Thursday, March 29, 2012

On visiting someone with Alzheimer's



Alzheimer's disease is a vicious ugly disease. It slowly strips away one's connection with one's memory, which makes it harder to maintain relational connections, one's connection to their history, and to their faith.

As a pastor who visits Alzheimer's patients at times, I can also tell you a very different story. My visits to some folks with limited access to their memories happens to be a grace to me, and helps to ground me and remind me of some very important things in life.

Today I visited Sarah Gordon. She is a member of our church here in United Churches. She fell and broke a few bones. She is recovering at Fall River Hospital.

I like to visit Sarah. My visits don't have to be awfully long. After all, she will not remember how long I visited for anyway! I introduce myself. Each time I introduce myself she is happy to meet a new friend and pastor. It is like meeting a new friend for the first time all over again.

I visit with her for a little bit. One time she tells me she is going to turn 66. A few minutes later she says she is going to turn 77. Since she is in her 90s, I am happy that she believes she is still so young and spry.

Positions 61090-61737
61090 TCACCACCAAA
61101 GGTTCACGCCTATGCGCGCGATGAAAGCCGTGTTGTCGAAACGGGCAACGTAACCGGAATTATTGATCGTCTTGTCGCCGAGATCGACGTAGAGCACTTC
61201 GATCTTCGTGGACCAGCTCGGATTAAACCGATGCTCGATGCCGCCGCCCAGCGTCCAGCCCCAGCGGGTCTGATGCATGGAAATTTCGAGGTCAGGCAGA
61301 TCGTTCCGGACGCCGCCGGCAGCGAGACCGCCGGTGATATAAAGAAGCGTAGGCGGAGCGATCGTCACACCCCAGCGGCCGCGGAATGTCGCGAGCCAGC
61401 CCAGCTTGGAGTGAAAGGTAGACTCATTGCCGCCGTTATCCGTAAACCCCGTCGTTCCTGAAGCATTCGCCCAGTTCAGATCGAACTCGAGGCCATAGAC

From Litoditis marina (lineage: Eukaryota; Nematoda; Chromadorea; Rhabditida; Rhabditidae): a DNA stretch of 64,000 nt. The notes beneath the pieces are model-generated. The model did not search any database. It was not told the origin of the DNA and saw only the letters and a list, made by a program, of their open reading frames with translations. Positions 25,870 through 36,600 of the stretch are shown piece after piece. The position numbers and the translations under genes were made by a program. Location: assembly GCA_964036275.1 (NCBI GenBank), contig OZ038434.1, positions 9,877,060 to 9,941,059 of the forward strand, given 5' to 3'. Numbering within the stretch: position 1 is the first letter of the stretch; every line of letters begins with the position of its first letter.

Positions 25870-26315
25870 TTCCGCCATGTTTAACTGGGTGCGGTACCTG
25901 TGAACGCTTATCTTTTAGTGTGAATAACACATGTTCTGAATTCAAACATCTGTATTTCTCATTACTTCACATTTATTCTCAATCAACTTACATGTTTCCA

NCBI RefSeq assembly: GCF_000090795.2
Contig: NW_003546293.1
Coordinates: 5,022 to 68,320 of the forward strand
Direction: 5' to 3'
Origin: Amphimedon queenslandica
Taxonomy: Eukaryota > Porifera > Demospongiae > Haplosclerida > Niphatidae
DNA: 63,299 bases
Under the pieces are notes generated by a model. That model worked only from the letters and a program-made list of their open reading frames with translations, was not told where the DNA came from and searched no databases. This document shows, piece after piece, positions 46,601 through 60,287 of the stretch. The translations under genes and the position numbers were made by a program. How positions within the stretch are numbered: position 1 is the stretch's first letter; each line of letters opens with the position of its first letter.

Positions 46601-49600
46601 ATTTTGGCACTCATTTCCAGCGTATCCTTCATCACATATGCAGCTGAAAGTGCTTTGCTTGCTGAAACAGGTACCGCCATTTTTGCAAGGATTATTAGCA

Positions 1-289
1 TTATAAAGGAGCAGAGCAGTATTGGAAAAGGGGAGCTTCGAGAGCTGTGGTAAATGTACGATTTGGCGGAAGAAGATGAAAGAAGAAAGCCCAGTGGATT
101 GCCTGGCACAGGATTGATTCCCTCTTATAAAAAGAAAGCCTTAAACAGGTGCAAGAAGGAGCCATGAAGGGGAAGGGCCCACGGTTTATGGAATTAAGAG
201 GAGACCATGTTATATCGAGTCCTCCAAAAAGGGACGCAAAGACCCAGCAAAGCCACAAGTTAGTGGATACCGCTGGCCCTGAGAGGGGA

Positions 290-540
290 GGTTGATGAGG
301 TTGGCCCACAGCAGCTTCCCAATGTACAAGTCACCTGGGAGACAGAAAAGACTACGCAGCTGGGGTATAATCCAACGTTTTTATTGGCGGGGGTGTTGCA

We pray a brief prayer. If we pray the Lord's Prayer, she can pick out some of the words and say them when I do. Much like my baby daughter has begun to do with some of the songs I sing her.

I leave. Sarah tells me how glad she is to meet me. I let her know how much I enjoyed spending time with her.

As I leave, I am struck by how Sarah's disease has forced her to live in each moment. Sarah is forced savor or suffer through each moment as if it is the only moment that matters to her. This is because Alzheimer's disease has made this moment the only moment Sarah has.

Maybe we can learn a little from our friends and our families living with dementia or Alzheimer's. Maybe we to need to embrace the moments that we are given, and truly live in those moments instead of longing for the past or being so future oriented that we miss what is going on in the "now". I think if we would let those with Alzheimer's teach us, and let their lives speak to us, we will find we have a lot to learn.

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